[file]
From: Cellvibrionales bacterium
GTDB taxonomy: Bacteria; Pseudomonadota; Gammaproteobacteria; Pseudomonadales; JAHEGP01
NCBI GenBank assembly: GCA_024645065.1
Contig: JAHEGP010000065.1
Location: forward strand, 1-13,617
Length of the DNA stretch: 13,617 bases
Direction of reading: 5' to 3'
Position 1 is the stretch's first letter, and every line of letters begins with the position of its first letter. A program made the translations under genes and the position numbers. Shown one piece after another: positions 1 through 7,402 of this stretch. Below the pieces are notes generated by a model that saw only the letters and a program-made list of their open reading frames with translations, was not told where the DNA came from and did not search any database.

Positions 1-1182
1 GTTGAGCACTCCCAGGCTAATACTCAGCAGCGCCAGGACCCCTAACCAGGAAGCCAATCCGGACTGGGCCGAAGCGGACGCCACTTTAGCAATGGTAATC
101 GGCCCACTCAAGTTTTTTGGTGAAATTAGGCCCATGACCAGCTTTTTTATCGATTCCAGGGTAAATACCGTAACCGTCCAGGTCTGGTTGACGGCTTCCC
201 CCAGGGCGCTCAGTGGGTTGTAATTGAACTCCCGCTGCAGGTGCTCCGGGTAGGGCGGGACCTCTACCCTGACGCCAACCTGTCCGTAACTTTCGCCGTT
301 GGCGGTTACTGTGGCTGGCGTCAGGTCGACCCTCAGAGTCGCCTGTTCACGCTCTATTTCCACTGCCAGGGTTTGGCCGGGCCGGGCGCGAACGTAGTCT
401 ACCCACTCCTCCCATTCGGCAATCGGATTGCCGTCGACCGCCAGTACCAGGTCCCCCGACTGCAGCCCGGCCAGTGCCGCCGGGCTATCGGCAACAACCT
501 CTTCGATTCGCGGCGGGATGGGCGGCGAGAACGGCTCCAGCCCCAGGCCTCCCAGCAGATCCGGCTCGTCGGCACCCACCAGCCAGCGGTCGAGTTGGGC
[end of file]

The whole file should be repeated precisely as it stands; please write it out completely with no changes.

From: Cellvibrionales bacterium
GTDB taxonomy: Bacteria; Pseudomonadota; Gammaproteobacteria; Pseudomonadales; JAHEGP01
NCBI GenBank assembly: GCA_024645065.1
Contig: JAHEGP010000065.1
Location: forward strand, 1-13,617
Length of the DNA stretch: 13,617 bases
Direction of reading: 5' to 3'
Position 1 is the stretch's first letter, and every line of letters begins with the position of its first letter. A program made the translations under genes and the position numbers. Shown one piece after another: positions 1 through 7,402 of this stretch. Below the pieces are notes generated by a model that saw only the letters and a program-made list of their open reading frames with translations, was not told where the DNA came from and did not search any database.

Positions 1-1182
1 GTTGAGCACTCCCAGGCTAATACTCAGCAGCGCCAGGACCCCTAACCAGGAAGCCAATCCGGACTGGGCCGAAGCGGACGCCACTTTAGCAATGGTAATC
101 GGCCCACTCAAGTTTTTTGGTGAAATTAGGCCCATGACCAGCTTTTTTATCGATTCCAGGGTAAATACCGTAACCGTCCAGGTCTGGTTGACGGCTTCCC
201 CCAGGGCGCTCAGTGGGTTGTAATTGAACTCCCGCTGCAGGTGCTCCGGGTAGGGCGGGACCTCTACCCTGACGCCAACCTGTCCGTAACTTTCGCCGTT
301 GGCGGTTACTGTGGCTGGCGTCAGGTCGACCCTCAGAGTCGCCTGTTCACGCTCTATTTCCACTGCCAGGGTTTGGCCGGGCCGGGCGCGAACGTAGTCT
401 ACCCACTCCTCCCATTCGGCAATCGGATTGCCGTCGACCGCCAGTACCAGGTCCCCCGACTGCAGCCCGGCCAGTGCCGCCGGGCTATCGGCAACAACCT
501 CTTCGATTCGCGGCGGGATGGGCGGCGAGAACGGCTCCAGCCCCAGGCCTCCCAGCAGATCCGGCTCGTCGGCACCCACCAGCCAGCGGTCGAGTTGGGC